A Los Angeles restaurant has launched a line of drug lord themed Mexican food in the latest example of how narcoculture, like Latin American organized crime, is taking root north of the border.
Customers at Los Desvelados restaurant can now select “El Chapito Guzmán” and “Fuga” (Escape) tacos, named for the world’s most infamous drug lord Joaquin “El Chapo” Guzmán, who escaped from prison in July 2015 and was recaptured in January this year, reported EFE.
Also on offer are Pablo Escobar burritos and Reina del Pacífico (Queen of the Pacific) quesadillas, inspired by storied Mexican drug trafficker Sandra Ávila Beltrán.
The restaurant’s décor is also drug trade themed, with tables covered in images of El Chapo, his Sinaloa Cartel partner Ismael “El Mayo” Zambada and Pablo Escobar as well as fictional drug traffickers from movies such as Scarface.
“We wanted to do something new, something different and as you have narcocorridos [folk music inspired by drug traffickers] so now we are going to have ‘narco-tacos,'” restaurant owner Fabricio Ramírez told EFE.
Customers who admire the drug lords have flocked to the restaurant and its organized crime theme has been a raging success, according to the owner, who said in the space of just three months he has increased the number of staff from 6 to 22.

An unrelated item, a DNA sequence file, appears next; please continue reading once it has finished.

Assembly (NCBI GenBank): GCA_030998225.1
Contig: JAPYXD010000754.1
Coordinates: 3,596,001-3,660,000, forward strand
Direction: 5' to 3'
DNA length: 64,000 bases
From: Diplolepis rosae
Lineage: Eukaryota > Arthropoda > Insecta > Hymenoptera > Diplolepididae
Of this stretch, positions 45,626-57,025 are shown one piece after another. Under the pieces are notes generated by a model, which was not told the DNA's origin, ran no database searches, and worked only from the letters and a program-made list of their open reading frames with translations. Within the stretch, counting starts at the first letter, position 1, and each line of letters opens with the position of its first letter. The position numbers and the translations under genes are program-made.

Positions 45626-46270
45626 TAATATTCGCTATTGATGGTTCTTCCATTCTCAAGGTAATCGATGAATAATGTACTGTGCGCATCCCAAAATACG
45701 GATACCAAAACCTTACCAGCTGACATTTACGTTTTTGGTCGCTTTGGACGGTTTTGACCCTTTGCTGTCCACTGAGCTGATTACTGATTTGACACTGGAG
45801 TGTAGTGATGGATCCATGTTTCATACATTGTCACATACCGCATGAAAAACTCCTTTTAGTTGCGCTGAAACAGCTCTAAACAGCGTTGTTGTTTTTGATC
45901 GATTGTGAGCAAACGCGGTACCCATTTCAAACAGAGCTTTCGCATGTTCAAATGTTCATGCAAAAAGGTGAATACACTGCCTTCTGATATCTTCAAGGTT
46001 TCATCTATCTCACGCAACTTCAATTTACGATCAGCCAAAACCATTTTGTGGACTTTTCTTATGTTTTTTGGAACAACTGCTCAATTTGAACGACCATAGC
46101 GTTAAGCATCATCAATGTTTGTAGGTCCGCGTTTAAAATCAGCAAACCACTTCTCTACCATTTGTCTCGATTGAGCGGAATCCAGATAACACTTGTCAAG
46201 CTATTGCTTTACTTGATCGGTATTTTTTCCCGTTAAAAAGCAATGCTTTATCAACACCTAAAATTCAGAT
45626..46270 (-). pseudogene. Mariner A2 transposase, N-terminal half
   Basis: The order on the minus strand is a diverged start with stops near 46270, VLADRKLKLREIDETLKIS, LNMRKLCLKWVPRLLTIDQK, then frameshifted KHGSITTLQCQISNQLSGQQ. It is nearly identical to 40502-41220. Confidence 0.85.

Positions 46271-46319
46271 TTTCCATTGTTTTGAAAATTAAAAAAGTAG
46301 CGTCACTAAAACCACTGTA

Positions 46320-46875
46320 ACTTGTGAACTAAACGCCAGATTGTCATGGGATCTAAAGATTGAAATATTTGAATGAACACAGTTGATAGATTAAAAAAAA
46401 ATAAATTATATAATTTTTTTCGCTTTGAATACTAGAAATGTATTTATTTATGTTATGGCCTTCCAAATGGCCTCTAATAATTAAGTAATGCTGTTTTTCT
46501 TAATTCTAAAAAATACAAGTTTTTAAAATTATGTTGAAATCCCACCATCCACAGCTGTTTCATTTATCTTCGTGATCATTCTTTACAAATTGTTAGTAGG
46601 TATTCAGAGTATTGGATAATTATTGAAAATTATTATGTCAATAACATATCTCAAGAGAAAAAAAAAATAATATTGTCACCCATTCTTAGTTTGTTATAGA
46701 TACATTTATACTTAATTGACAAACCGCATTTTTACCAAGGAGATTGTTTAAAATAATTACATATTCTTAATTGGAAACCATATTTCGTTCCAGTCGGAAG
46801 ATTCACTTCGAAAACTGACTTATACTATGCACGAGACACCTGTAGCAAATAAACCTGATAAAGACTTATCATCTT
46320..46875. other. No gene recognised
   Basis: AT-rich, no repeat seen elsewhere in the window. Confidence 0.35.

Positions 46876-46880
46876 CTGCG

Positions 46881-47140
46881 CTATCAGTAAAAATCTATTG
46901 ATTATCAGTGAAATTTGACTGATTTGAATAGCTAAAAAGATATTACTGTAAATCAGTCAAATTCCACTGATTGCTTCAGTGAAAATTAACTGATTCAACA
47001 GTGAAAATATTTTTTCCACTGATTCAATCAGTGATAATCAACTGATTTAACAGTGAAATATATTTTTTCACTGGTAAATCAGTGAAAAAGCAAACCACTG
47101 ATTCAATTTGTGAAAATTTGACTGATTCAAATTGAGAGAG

InSight Crime Analysis
“Narco-tacos” are just the latest example of businesses cashing in on the spread of narcoculture into the United States. In Mexico and other parts of Latin America, narcoculture is strongly associated with music, such as narcocorridos, TV shows about crime lords and even its own saint. However, over the border, narcoculture has received a typically American commercial twist by sharp entrepreneurs who realize that the infamy of drug lords can be a highly marketable asset.
SEE ALSO: Coverage of narcoculture
In its migration north, narcoculture is following the same route as the organized crime it glorifies. The influence of Latin American organized crime, especially among the US Hispanic population, can be seen not only through the cultural popularity of Latin drug lords but also in more serious manifestations such as the strong presence of Latin street gangs, a fact recently reinforced by the capture of over 50 members of the Mara Salvatrucha (MS13) in Boston.